In Seduction, Baudrillard’s project is to set the politics of seduction against psychoanalysis. Pyschoanalysis, and its talking cure, are deemed to belong to the order of production, which attempts to "force what belongs to another order (that of secrecy and seduction) to materialize." Only through seduction, through the cultivation of that which is hidden, can we find the place that "alone constitutes pure gratification (jouissance)." For Baudrillard, Freud’s obsession with the production of mental life, with the perpetual bringing forth of the unconscious mental material, leads him to a view of human subjectivity limited by the “axiomatics of sexuality.”

 

However, Baudrillard’s use of seduction is not limited to a critique of Freud. Rather, it is often an implicit and explicit feature of his commentary of mass communication and the mass media (and, along with the complimentary concept of symbolic exchange, might be posited as the most important normative basis of Baudrillard’s thought). It is the ubiquity and pervasiveness of mass communication which institutionalizes and socializes the opposite of mass communication, in the form of the “obscene society.” Through a synthetic reading of the psychological importance designated to seduction in Seduction, and his description of the contemporary condition of obscenity in texts such as The Ecstasy of Communication and In The Shadow of the Silent Majority, we can interpret Baudrillard’s paradoxical statement that “We are in universe where there is more and more information, and less and less meaning.”

 

Baudrillard is not inclined to speak of information networks, and their accompanying nodes of power, in the manner in which Castells does. Rather, in Baudrillard, television figures more prominently as the emblem of the obscene society. However, in Baudrillardrian terms, Castells' model of the network society can be understood as one characterized by the globalizing scope of production. Again, production here does not only stand in for the modes of production characteristic of a Marxian interpretation of the capitalist arena. Nor does the emphasis on production allude to the constructive or manipulative dimensions of the production of identity, in the fashion of an ideology critique. Rather, what becomes important is the overarching opposition between production and seduction. Here the information network does not figure as a challenge to the legitimating identity of the liberal-democratic state, but is a colonization of seduction itself.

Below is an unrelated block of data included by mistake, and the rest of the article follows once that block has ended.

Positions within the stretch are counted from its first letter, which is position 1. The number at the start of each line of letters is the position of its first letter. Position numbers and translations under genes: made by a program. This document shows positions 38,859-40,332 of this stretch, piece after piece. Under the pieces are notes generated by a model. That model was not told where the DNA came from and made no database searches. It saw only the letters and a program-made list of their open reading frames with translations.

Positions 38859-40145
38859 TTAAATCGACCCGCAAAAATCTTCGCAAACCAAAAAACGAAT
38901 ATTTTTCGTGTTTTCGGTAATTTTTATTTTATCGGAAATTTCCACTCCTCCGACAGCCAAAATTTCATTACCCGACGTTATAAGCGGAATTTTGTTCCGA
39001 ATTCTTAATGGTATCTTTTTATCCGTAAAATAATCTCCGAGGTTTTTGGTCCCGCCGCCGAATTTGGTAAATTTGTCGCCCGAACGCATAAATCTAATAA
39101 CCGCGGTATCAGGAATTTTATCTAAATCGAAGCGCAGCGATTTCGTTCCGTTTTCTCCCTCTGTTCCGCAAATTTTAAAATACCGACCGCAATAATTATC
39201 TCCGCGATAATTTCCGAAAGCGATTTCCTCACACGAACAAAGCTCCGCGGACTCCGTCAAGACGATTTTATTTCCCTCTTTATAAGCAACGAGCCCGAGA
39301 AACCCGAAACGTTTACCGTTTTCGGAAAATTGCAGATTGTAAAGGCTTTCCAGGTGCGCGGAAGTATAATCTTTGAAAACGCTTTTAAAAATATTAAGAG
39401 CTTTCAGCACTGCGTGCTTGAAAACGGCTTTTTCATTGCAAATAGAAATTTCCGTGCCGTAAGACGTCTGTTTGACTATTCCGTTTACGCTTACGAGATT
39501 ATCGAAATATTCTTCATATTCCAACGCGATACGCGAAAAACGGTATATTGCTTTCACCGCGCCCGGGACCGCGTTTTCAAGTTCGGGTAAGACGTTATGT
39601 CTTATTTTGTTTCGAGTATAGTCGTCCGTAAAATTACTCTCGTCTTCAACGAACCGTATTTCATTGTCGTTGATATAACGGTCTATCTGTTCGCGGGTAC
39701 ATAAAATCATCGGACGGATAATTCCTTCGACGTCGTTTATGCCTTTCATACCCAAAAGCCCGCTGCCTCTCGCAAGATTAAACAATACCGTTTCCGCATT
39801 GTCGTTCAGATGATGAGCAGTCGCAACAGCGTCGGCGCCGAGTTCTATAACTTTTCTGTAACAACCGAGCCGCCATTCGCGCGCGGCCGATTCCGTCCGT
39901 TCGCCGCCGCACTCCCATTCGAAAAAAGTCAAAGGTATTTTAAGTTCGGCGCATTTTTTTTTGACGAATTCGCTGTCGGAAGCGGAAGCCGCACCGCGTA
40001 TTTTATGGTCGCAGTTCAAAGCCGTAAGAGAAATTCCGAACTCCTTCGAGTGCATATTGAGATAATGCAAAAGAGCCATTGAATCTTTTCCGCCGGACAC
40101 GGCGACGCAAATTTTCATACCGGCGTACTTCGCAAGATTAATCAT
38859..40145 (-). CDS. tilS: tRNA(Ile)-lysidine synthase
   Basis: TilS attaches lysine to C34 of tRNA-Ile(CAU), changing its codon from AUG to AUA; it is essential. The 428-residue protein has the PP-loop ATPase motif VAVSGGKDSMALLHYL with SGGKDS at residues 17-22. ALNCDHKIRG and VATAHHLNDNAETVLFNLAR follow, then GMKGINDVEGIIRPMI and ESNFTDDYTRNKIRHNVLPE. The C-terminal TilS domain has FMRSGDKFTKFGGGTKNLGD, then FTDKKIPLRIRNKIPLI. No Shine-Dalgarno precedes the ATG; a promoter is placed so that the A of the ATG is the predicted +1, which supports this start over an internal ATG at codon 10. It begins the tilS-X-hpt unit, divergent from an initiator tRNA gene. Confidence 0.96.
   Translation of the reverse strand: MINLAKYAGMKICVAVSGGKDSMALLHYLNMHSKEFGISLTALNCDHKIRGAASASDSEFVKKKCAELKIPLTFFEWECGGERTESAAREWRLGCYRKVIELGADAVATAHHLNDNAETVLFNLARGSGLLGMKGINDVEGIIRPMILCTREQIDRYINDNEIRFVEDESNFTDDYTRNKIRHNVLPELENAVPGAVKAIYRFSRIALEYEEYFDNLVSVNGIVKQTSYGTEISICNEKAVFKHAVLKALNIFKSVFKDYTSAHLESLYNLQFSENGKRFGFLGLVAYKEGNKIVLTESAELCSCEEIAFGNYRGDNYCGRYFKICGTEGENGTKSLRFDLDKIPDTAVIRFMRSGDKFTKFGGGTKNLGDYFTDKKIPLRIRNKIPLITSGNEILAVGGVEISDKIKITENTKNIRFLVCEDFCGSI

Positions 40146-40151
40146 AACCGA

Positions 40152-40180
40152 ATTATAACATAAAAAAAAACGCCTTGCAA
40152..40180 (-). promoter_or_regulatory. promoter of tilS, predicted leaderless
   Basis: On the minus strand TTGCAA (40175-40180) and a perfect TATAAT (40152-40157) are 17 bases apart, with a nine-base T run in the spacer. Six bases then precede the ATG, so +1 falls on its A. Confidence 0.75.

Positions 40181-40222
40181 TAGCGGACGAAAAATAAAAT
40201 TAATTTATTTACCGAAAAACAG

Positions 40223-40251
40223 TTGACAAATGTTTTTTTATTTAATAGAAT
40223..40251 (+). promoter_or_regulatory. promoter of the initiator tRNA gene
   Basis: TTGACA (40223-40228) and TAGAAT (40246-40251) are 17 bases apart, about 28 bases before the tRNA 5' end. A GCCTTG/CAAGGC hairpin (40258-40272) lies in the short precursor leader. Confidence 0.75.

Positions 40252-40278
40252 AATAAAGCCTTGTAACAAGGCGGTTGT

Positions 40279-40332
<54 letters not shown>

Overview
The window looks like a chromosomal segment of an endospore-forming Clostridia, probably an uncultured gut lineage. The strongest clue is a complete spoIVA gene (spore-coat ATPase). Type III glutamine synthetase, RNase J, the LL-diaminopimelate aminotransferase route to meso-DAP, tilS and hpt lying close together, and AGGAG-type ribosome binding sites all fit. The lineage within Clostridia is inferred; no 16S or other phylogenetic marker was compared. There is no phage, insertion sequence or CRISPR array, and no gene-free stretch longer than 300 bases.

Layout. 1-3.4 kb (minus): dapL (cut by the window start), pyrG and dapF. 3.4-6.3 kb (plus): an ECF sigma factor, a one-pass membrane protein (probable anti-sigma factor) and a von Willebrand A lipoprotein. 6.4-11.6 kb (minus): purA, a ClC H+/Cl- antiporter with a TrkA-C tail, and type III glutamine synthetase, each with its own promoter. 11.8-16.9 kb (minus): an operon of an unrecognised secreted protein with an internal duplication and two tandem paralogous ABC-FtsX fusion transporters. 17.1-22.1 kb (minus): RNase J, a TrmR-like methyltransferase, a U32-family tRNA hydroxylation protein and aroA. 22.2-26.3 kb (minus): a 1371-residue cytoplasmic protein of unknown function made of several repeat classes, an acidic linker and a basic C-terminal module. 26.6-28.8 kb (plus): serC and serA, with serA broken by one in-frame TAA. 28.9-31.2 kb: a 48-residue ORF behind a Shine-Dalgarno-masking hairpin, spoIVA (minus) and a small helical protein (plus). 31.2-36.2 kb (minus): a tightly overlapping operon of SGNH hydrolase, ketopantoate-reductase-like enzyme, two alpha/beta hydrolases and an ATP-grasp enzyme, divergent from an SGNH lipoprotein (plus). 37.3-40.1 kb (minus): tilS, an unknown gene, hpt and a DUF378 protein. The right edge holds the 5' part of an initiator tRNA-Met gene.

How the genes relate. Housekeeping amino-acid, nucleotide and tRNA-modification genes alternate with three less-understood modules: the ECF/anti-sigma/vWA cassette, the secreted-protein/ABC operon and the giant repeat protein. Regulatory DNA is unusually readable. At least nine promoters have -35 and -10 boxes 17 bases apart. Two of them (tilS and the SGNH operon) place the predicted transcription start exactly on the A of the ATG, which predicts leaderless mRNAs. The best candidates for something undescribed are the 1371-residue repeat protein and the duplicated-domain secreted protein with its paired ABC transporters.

Thus Baudrillard’s projection of his seduction-production opposition onto the contemporary, mass-mediated arena seems to have particular relevance to the Internet, and the political aspirations often ascribed to it. In further establishing a theoretical basis for understanding the political implications of globalizing ICTs, I attempt to draw an analogy between Baudrillard’s theory of seduction and Agamben’s theory of the “whatever identity.” Unlike Baudrillard, Agamben is not overtly involved in a theory of mass culture, or mass communication. However, Buadrillard's theory of the obscene society, of the society that produces information, which is the institutional obfuscation and degradation of seduction, can be adapted to Agamben.

 

The whatever identity is one of the most important features of Agamben’s work, and his conception of “the coming community.” For Agamben, these identities do not rely on “the claims of society against the state.” Rather, whatever identities “cannot form a societas within a society of the spectacle because they do not possess any identity or vindicate or any social bond whereby to seek recognition.” (Agamben, 87)

 

This notion of a political agency, or absence of agency, closely resembles Baudrillard’s politics of seduction. In both, withdrawal, rather than the assertion or institutional recognition of identity, is the salient strategy. In both, the order of the real is submitted to a politics of hiding and covering that which the state can colonize and appropriate. However, Agamben utilises a language more allied with an anarchistic political-philosophy, in contrast with the implosive methodology of Baudrillard's "fatal theory." Thus Agamben poses the distinct qualities of the whatever identity against the potential of a confrontation with the state: